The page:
Breast cancers that arise sporadically, rather than through inheritance of certain genes, likely start with defects of DNA repair mechanisms that allow environmentally triggered mutations to accumulate, according to researchers at the University of Pittsburgh School of Medicine, Magee-Womens Hospital of UPMC and the University of Pittsburgh Cancer Institute. The findings, reported this week in the early online edition of the Proceedings of the National Academy of Sciences, indicate that potent chemotherapy drugs that target DNA in later-stage cancers could be an effective way to treat the earliest of breast tumors.
Recent research has focused on familial breast cancers, in part because the predisposing genes have been well-characterized and women at risk can be identified, said Jean J. Latimer, Ph.D., assistant professor of obstetrics, gynecology and reproductive sciences at Pitt's School of Medicine. But these cases only comprise 15 percent of the 190,000 breast cancers that are diagnosed every year.
Research on sporadic breast cancer has involved the use of available cell lines derived from late-stage tumors, but most newly diagnosed tumors in the U.S. are stage I, the earliest form of invasive disease.
"Our team is able to grow stage I breast cancer cells - before they have spread to adjacent tissues and lymph nodes - allowing us to examine the mechanisms that underlie cancer development in people who didn't inherit a faulty gene," Dr. Latimer said. "The advent of innovative tissue engineering techniques has finally made it possible for us to culture these cells to determine what has gone wrong."
In earlier work, she and her colleagues found that breast tissue does not repair everyday damage to DNA as well as other tissues, such as skin. Ultraviolet light, for example, can cause mutations, but a sophisticated system of nucleotide excision repair (NER) proteins trolls the DNA strands to identify problems and initiate repair processes. The same system repairs damage caused by many environmental carcinogens, including tobacco smoke.
"Even in healthy breast tissue, this system is only about one-fifth as effective as it is in skin," Dr. Latimer noted. "This deficiency could set the stage for sporadic cancer development, with the risk increasing with age as DNA damage accumulates."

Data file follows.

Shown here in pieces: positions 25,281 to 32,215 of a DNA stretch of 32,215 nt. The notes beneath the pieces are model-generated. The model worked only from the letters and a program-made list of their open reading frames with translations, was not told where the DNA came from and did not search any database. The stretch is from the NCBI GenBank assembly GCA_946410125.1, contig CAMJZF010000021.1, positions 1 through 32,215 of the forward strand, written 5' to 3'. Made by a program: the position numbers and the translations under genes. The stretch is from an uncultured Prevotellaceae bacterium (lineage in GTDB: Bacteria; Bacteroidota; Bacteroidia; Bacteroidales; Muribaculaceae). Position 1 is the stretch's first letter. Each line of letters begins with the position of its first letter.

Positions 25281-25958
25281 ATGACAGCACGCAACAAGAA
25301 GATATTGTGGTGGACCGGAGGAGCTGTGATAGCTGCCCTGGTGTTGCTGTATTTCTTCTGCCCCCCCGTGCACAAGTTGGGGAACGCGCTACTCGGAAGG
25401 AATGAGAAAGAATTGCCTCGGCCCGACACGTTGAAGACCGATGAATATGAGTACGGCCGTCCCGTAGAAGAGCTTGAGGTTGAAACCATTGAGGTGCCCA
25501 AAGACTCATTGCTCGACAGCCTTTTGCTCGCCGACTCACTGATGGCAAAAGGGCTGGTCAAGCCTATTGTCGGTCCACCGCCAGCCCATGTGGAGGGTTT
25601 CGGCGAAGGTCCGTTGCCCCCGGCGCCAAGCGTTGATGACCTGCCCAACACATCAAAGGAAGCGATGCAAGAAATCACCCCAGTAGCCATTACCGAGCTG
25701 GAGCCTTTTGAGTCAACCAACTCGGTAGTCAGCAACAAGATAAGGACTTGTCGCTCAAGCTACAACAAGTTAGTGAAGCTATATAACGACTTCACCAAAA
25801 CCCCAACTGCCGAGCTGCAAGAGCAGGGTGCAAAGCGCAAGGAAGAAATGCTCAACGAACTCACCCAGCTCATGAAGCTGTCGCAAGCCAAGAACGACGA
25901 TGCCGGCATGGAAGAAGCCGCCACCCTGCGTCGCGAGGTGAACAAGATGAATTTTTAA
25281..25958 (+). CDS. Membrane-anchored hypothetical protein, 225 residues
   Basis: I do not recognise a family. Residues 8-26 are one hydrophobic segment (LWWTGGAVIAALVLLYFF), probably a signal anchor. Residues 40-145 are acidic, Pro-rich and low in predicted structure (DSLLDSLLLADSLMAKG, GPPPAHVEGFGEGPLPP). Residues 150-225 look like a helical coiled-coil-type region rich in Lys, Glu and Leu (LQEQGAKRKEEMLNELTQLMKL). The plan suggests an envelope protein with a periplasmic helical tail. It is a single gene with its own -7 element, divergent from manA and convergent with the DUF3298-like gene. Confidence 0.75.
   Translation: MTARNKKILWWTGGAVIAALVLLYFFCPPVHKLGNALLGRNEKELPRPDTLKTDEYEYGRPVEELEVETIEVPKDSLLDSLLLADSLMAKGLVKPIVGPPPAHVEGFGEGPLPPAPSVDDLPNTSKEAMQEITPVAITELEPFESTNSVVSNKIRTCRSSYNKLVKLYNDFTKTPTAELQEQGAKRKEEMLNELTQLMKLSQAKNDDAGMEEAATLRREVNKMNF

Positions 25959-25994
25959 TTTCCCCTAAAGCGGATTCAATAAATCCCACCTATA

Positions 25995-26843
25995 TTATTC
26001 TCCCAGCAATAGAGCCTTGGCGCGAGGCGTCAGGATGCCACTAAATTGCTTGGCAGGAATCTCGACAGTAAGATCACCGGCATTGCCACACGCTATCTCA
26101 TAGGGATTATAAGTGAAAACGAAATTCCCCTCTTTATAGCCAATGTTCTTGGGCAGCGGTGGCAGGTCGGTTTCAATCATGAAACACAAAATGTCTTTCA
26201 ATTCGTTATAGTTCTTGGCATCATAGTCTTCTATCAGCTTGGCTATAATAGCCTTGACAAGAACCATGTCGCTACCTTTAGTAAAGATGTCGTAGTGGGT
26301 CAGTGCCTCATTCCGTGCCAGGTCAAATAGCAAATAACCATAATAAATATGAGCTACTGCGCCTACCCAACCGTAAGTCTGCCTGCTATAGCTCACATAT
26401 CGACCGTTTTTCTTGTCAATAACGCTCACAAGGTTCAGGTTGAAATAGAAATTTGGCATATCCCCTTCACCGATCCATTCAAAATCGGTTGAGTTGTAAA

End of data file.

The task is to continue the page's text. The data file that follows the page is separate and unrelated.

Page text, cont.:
For the study, the researchers grew and assessed 19 sporadic, stage I breast tumors placed into culture directly from surgeries to test their NER pathways. In every case, there was a deficiency in repair capacity compared to disease-free breast tissue.
"That is a remarkably consistent feature for cancers that might otherwise seem random in their genesis," Dr. Latimer noted. "We rarely see a universal rule when it comes to breast cancer, but then until now, we have rarely studied stage I disease."
Some chemotherapy drugs work especially well on cells that exhibit reduced DNA repair, but they are typically given in later-stage disease. The new findings suggest, however, that these approaches could be effective in treating early stage disease, she noted.
Co-authors include Jennifer M. Johnson, M.D., Ph.D., Crystal M. Kelly, M.D., Ph.D., Tiffany D. Miles, Ph.D., Kelly A. Beaudrey-Rodgers, M.S., Nancy A. Lalanne, B.S., Victor G. Vogel, M.D., Amal Kanbour-Shakir, M.D., Joseph L. Kelley, M.D., Ronald R. Johnson, M.D., and Stephen G. Grant, Ph.D., all of the University of Pittsburgh.
The research was funded by the National Institutes of Health, the U.S. Department of Defense, the Pennsylvania Department of Health, the Komen for the Cure Awards, and the American Cancer Society.
The above post is reprinted from materials provided by University of Pittsburgh Schools of the Health Sciences. Note: Materials may be edited for content and length.
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